As we settle into another half term or more of the virtual music classroom, we thought we’d signpost three areas which could inspire and support some creative projects for your primary and secondary classroom – with the added advantage of developing your students' skills towards a recognised qualification.
Coming up with creative ideas to keep students engaged and motivated can be time-consuming and energy-sapping, particularly when maintaining their interest in a listening and appraising activity is often reliant on your relentless enthusiasm and production of resources! Creative coursework tasks can feel impossible due to students’ limited access to instruments so we hope this blog can provide some support. Whether you are looking for some new resources; a creative stimulus; the basis of a scheme of work; or a new way of getting students to record their work and progress, the three things below should be able to help across the three disciplines of performance, composition and listening.
If your student is already able to access their virtual lesson using a tablet, phone, laptop or PC, then they have what they need to create a podcast or vlog. Ask students to devise and record either a podcast or a vlog about something related to the topic or subject you have planned and you’ll be able to assess their understanding of the topic whilst taking them through the skills and understanding of planning and recording their own content.
The RSL Creative Qualifications in Podcasting and Vlogging run from Debut to grade 8 and are 100% assessed through submission of a coursework task which gradually increase in technical skill and conceptual understanding as you progress through the grades. Many students are technology inhabitants who may be more at home doing this than their parents and you as teachers so use the Podcasting and Vlogging syllabus and digital books from Debut to Grade 8 to guide them and you through the step-by-step skill development. The ebooks, developed by GoCreate Academy, are filled with information, short tutorials and guidance which will help. In addition, our colleagues at Focusrite are currently offering 25% off any product for anyone who purchases one of the epublications available via our website. Click here for more information.
Limited access to equipment is one significant barrier for students engaging in curriculum music at home. If your students are able to access a virtual classroom then they are pretty close to being able to access the range of digital audio software which they can then use for creative composition tasks. We wrote a blog on 16th April which signposts various ways of getting hold of this software so please do have a read of it here or contact our colleagues at the bottom of this post for more advice and guidance.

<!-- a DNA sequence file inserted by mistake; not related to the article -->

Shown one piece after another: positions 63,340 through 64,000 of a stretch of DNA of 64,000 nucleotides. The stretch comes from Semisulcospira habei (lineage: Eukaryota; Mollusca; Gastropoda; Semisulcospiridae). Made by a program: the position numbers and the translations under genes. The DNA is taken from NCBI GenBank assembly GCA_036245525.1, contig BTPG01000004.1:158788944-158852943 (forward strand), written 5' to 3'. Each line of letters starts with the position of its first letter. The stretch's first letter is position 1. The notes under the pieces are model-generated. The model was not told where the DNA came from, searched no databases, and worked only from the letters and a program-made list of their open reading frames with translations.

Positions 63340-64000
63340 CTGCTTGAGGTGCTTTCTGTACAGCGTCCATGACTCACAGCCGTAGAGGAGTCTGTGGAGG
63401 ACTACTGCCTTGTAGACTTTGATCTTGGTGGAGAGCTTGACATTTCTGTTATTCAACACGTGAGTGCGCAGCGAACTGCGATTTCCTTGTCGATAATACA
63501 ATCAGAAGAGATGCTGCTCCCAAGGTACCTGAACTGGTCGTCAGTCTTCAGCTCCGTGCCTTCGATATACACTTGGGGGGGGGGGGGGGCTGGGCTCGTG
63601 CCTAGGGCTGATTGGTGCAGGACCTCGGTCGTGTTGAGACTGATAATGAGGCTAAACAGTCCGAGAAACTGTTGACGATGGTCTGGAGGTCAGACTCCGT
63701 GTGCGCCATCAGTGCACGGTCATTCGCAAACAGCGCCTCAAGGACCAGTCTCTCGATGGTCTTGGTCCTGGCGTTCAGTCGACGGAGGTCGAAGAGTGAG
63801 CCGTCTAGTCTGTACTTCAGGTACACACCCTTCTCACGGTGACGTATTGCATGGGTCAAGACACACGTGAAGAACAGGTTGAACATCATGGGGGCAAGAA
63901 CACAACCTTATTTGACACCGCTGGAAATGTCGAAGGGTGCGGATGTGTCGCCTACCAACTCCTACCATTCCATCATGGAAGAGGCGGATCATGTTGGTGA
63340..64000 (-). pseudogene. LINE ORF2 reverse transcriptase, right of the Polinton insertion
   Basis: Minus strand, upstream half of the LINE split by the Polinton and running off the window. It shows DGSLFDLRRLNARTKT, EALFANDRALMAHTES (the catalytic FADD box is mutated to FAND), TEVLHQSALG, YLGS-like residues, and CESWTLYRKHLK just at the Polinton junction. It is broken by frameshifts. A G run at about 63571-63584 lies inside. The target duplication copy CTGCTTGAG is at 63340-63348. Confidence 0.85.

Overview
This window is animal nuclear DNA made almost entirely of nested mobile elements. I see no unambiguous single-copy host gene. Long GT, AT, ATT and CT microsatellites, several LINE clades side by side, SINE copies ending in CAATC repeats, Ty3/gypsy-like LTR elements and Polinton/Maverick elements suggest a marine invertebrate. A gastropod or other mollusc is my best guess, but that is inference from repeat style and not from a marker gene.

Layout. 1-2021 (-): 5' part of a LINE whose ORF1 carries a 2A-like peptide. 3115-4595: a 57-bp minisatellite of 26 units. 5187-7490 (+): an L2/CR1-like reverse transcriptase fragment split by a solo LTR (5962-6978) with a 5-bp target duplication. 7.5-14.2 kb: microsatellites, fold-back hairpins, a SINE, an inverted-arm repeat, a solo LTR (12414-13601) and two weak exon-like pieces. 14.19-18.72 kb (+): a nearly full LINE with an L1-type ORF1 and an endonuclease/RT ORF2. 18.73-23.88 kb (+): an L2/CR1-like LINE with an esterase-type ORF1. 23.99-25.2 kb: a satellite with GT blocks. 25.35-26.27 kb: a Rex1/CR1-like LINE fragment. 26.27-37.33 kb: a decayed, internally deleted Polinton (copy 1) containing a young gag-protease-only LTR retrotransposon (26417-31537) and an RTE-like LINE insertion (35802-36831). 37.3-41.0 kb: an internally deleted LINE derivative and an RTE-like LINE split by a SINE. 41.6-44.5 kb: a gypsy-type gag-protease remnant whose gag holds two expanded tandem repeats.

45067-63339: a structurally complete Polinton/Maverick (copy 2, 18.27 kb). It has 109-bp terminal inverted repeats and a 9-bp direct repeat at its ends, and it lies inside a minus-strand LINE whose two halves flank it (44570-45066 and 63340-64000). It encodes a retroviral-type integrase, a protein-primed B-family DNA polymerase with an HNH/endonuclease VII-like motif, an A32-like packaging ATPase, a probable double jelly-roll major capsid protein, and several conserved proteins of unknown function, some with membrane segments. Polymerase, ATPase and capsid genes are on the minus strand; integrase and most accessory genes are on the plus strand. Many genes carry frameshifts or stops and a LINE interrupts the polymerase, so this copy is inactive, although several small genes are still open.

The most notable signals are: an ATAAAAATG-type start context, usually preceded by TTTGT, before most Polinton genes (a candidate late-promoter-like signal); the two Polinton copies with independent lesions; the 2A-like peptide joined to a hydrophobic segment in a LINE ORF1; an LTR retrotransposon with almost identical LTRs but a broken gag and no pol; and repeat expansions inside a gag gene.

‘Opening DAWS: Home Learning Through Music Technology – 16th April 2020 READ OUR BLOG HERE’
The RSL Music Production grade books are full of information and questions related to the theory of music production, music theory in general and specific listening examples. They are all built around a creative composition coursework task which students can complete in their own time and with teacher-led guidance. Click here to view our webinar introduction to the syllabus, download more information and to look at the benchmarked skills at each level. You can also get in touch with us directly to gain access to exemplar Schemes of Work to take you through Grades 1 – 3 in a virtual and live environment. As one Head of Department has told us:
‘The Music Production grades help us to identify and cultivate Music Production cohorts earlier so that we can ensure candidates are even better prepared for A level and try to retain healthy numbers at recruitment.’
The Learning Platform – the RSL Learning Platform provides free access to all of the graded music exam materials from Debut – Grade 8 across Acoustic and Electric Guitar, Ukulele, Piano and Drums for any teacher signed up to our Teacher Registry. This means that you have access to over 250 scores and tracks of music across a range of popular music styles, alongside scales, arpeggios, chord voicings, stylistic studies and improvisation exercises to help plan your lessons. These can be used to support with listening exercises, music theory and for performing – even if students are using a virtual keyboard, chair drumming or their own voice. For more information and to register, click here. As one Head of Department delivering our VQs has put it: ‘It is phenomenal and will save me infinite hours of work. This is certainly well worth a visit.’
We are continuing to work hard to support you and want to thank you for everything you are doing to keep music going in these challenging times. Our Vocational Team are consulting with OfQual to ensure we can provide as much advice and guidance for teachers delivering these qualifications and, in addition to regular communications, you can get ongoing updates via our website here. For any other information and to discuss how we can continue to support music in your school, please contact us directly: email@example.com
Contact Details and Further Advice:
Get help via their Knowledge Base
Click here if you are completely new to Ableton
To get started, download the Ableton Live 10 Trial here
Instructions for the installation and authorization can be found here
Richard Llewellyn (UK Education Manager) for Steinberg can be contacted at firstname.lastname@example.org
To help with installation and activation, this video may help
Click here to find out the difference between Cubase programs.
Digital book from one of Steinberg’s Certified Trainers, Darren Jones: Complete Guide to Music Technology using Cubase 10.5
Help pages can be found here